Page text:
At half the price and prestige of the infamous Blue Label, Platinum Label is clearly the Johnnie Walker blend for those poor souls who can only afford to rent a yacht, rather than own one. But what it lacks in “elite” status and Jude Law marketing it makes up for in maturity, bearing the oldest stated age of the core Johnnie blends.
Platinum is clearly the “new money” to Blue’s “old money”, so it’s hard not to picture Silicon Valley tech-entrepreneurs with sparkly white teeth and 3 iPhones which they use to coordinate their various Tinder accounts drinking this stuff. Nevertheless, owing to my fondness for aged blends (and any JW with an age on the bottle) I’ve got a soft spot for Platinum Label over its overhyped NAS brother. After figuring out how to open the ugly, oversized plastic gift box, you can liberate the Platinum’s beautifully understated, Art Deco style bottle and pop the cork. Ready when you are!
Complex! Nutty. An almost sherry-like sweetness. Glazed oranges, toffee and malt – some of that Speyside herbalness. A little well integrated smoke. Muted spice, pepper. Fruity – rich apricot, citrus and banana. Wow.
Tastes and smells line up here: Malt, toffee and sweet citrus. Nutmeg. Very dark chocolate – raw cocoa. Pecan nuts and salt. Leading inevitably to…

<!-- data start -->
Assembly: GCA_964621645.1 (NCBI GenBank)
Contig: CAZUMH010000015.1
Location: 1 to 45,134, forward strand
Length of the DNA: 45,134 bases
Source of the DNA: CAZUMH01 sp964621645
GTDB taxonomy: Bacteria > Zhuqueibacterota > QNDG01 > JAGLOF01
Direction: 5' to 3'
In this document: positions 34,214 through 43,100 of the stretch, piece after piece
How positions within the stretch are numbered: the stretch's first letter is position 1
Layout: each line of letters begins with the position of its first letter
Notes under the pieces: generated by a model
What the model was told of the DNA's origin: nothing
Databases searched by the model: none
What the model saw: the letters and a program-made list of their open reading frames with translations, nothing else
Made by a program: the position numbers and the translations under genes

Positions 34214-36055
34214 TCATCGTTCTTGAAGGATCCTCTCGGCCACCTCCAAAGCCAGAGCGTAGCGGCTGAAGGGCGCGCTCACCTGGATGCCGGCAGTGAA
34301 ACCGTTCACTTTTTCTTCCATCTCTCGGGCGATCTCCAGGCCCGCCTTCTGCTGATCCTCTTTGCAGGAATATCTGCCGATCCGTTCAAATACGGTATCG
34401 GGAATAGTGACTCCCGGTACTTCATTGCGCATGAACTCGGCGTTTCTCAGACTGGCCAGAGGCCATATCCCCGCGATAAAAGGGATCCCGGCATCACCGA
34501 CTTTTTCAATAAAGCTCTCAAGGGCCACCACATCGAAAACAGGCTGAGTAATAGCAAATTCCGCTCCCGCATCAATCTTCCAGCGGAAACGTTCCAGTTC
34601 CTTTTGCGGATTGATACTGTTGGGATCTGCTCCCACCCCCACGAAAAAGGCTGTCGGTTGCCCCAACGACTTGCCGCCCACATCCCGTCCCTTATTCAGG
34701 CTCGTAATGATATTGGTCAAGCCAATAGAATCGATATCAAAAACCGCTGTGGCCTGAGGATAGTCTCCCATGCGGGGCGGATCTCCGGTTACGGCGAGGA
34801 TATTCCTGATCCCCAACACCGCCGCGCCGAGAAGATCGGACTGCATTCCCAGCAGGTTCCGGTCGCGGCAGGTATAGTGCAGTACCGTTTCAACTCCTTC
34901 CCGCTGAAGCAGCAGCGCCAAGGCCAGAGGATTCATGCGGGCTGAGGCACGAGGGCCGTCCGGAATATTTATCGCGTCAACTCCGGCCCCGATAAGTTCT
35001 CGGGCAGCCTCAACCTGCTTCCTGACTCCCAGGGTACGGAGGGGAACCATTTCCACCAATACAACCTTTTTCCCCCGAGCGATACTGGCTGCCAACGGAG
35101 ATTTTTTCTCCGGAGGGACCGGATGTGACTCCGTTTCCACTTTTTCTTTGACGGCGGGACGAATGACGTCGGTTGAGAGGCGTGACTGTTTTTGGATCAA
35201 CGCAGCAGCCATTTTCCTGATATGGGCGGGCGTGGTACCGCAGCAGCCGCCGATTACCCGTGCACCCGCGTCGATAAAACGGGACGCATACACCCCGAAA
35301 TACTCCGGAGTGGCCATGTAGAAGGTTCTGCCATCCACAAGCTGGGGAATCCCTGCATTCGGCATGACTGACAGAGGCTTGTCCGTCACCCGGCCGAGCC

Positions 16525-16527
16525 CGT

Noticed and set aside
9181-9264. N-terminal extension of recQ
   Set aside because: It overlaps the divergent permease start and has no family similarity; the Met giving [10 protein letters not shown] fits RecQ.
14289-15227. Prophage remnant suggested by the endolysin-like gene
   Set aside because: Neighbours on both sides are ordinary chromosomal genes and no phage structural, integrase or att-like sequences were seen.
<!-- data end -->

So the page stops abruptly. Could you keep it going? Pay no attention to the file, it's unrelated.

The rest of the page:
…orange peel and an extended, brilliantly bitter, slow ride to the finish. One to be sipped slowly over the course of an evening.
If you read my other Johnnie Walker reviews, you’ll see I very rarely appreciate water getting in the way. But this can hold it, and hold it well. It opens up effortlessly, revealing more floral and citrus flavours. Reduces the spiciness, but becomes creamier, richer. Well suited to water or ice.
This is a truly delicious, mature blend. Obnoxious marketing aside, these guys know how to blend whisky. It reminds me strongly of Nikka’s From the Barrel, and given a higher ABV and natural colour it would creep dangerously close to competing with my precious Spice Tree. Even so, I’ll go out of my way to keep a bottle for special occasions and rainy evenings.
And value? If you compare this to the typical 18-year expression of pretty much any other brand or distillery, not too shabby – about 30% cheaper on average. There are NAS blends and aged single-malts that rival this, but rarely at this price.